Privacy commissioner says GNWT staff need more training

Last modified: February 11, 2022 at 8:05am

The NWT’s information and privacy commissioner says the territorial government needs more dedicated staff that are properly trained in handling sensitive information and responding to requests.

Presenting his first annual report to MLAs on Thursday, commissioner Andrew Fox said while the Department of Health and Social Services established mandatory privacy training for employees in 2017, lack of training keeps leading to privacy breaches.

Fox said he’s not aware of any overarching policy that ensures all NWT government employees are properly trained in privacy before they begin handling personal information. 


“Mistakes are most often made by inexperienced employees doing jobs for which they have not been properly trained to do,” he said. 

“Without more training or proper training, we have more mistakes. Without sufficient staff, you also have delays and people making mistakes for want of sufficient time to take due care and attention.” 

Fox pointed to the discovery of health records at the Yellowknife dump during Stanton Territorial Hospital’s move to a new building and the abandonment of patient records in a washroom at the Fort Smith Health Centre, both in 2019. According to his annual report, there were 66 privacy breach notifications under the Health Information Act in 2020-2021. 

Fox said public bodies are legally obliged to protect private information and provide access to public information, which he called “a valuable, essential quality to democracy.”

“The obligation to take those safeguards, if they’re not understood and they’re not implemented by people who are actually dealing with the stuff on the ground, it really doesn’t work.”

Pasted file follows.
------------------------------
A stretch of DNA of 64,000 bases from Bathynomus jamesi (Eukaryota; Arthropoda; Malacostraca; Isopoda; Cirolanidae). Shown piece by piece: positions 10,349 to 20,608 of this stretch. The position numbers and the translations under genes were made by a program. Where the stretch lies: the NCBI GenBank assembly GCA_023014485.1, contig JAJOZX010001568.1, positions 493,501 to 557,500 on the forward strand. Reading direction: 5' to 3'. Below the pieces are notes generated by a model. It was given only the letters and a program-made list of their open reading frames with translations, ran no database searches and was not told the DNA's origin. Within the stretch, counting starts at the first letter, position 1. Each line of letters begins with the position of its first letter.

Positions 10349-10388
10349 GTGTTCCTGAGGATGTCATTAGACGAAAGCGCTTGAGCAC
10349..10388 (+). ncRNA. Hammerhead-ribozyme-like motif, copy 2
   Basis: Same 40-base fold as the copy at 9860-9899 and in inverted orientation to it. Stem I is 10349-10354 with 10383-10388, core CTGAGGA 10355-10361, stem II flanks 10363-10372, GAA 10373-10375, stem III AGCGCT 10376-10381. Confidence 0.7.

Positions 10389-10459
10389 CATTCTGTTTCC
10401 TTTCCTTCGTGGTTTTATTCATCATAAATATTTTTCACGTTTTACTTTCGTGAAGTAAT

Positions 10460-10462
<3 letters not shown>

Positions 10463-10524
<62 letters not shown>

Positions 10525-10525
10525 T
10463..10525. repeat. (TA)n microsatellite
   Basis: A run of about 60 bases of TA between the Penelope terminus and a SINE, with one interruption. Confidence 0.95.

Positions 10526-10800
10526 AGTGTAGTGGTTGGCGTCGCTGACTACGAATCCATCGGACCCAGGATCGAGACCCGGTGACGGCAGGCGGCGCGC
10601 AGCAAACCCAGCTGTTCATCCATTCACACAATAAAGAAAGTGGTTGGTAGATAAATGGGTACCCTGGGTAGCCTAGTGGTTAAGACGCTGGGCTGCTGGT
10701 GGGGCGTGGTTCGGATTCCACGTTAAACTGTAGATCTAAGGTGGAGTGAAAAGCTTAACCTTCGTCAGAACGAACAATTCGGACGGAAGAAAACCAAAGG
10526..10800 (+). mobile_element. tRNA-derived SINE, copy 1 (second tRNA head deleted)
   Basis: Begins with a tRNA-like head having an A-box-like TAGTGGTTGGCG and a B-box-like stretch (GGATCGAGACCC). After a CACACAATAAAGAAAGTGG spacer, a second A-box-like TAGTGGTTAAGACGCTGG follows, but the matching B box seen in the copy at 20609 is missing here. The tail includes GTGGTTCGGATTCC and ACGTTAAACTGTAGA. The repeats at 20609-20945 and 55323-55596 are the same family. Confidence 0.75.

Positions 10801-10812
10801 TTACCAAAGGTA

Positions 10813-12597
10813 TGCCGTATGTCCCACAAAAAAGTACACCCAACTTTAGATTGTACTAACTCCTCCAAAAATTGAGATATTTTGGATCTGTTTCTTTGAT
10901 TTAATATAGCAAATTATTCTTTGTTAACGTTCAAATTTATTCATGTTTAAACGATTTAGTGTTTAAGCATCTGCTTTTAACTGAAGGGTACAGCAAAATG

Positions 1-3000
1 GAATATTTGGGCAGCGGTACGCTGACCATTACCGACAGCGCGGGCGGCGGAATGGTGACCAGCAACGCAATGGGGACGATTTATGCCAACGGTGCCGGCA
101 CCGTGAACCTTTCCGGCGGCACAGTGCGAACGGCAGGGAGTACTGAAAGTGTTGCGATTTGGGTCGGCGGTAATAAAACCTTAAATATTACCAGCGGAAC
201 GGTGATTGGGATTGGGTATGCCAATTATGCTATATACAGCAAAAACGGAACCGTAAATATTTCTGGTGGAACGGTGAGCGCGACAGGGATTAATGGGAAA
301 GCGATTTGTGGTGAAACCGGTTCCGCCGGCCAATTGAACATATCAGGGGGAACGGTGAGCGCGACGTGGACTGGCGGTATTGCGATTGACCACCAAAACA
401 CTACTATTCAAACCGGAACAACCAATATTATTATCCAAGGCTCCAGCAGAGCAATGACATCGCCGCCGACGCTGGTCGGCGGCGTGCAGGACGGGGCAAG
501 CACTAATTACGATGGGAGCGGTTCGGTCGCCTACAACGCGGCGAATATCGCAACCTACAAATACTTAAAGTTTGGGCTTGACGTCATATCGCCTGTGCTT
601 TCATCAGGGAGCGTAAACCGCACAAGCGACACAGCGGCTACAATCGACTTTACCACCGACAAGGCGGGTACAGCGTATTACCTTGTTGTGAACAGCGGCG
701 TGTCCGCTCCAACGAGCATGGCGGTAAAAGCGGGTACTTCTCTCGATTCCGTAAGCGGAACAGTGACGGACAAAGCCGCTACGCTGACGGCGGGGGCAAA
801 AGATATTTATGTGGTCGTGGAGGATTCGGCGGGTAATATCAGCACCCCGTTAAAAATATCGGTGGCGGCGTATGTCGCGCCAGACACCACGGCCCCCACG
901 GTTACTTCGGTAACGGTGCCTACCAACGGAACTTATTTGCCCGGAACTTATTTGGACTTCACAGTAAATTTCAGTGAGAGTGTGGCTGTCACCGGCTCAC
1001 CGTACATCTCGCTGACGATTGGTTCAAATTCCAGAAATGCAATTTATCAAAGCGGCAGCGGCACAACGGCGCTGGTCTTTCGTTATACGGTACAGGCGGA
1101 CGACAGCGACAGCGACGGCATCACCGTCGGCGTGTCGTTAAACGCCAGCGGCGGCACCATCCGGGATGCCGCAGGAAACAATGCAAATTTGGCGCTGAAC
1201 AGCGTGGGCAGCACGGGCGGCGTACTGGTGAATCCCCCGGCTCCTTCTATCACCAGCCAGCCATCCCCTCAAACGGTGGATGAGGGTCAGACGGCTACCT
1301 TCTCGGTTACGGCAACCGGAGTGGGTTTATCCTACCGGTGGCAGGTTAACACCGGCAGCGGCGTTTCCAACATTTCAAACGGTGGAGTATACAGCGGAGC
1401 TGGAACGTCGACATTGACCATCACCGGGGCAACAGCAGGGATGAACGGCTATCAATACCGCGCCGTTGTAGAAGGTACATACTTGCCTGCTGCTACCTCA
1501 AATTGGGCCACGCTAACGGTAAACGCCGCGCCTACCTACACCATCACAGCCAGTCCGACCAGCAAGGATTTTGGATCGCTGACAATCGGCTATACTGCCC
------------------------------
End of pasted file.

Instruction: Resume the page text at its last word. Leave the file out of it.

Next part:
Fox said he has heard from access-to-information coordinators who are frustrated because they lack the training to do their jobs effectively.  

He gave the example of one coordinator who received no proper training during four years in the role. After failing to respond appropriately to a request, they told Fox they weren’t aware they were allowed to ask for clarification from the applicant about the information sought. 

“I don’t mean to belittle the person at all but it just indicates a serious lack of training,” Fox said, adding clarifications are a basic part of the process. “If the person doesn’t know that, they’re similarly poorly situated to make every reasonable effort to assist the applicant with an open, accurate, complete, prompt access to information response.”

Fox acknowledged challenges like the cost of training, demand on resources, and having to start from scratch when there is staff turnover. 

Yet he said the mistakes that can result from a lack of adequate training also have costs, like the time and work it takes to investigate and resolve issues, and the consequent damage to public trust.

“If sensitive personal information is lost in a parking lot – or left unattended in a washroom, carelessly disposed of at the dump – there’s a distinct possibility that the public might grow hesitant to share sensitive personal information, even though there may be good reasons why a public body needs it,” he said.

While the territory has had information and privacy legislation since 1996, Fox said some public bodies still do not have adequate staff to meet their obligations under those laws. In some cases, he said, public bodies have no access-to-information coordinators at all. 

“Departments that don’t have permanent funded positions in their staff suggests to me that, at some level, those positions are not viewed as part of the department’s core functions,” Fox said. 

“Privacy protection, the ability to access records, are not add-ons. They’re an integral part of program service delivery.”

During his presentation, Fox did praise the territorial government’s recent creation of an access-to-privacy office.

He said he is encouraged that there are now full-time, trained employees in a centralized office responding to access-to-information requests.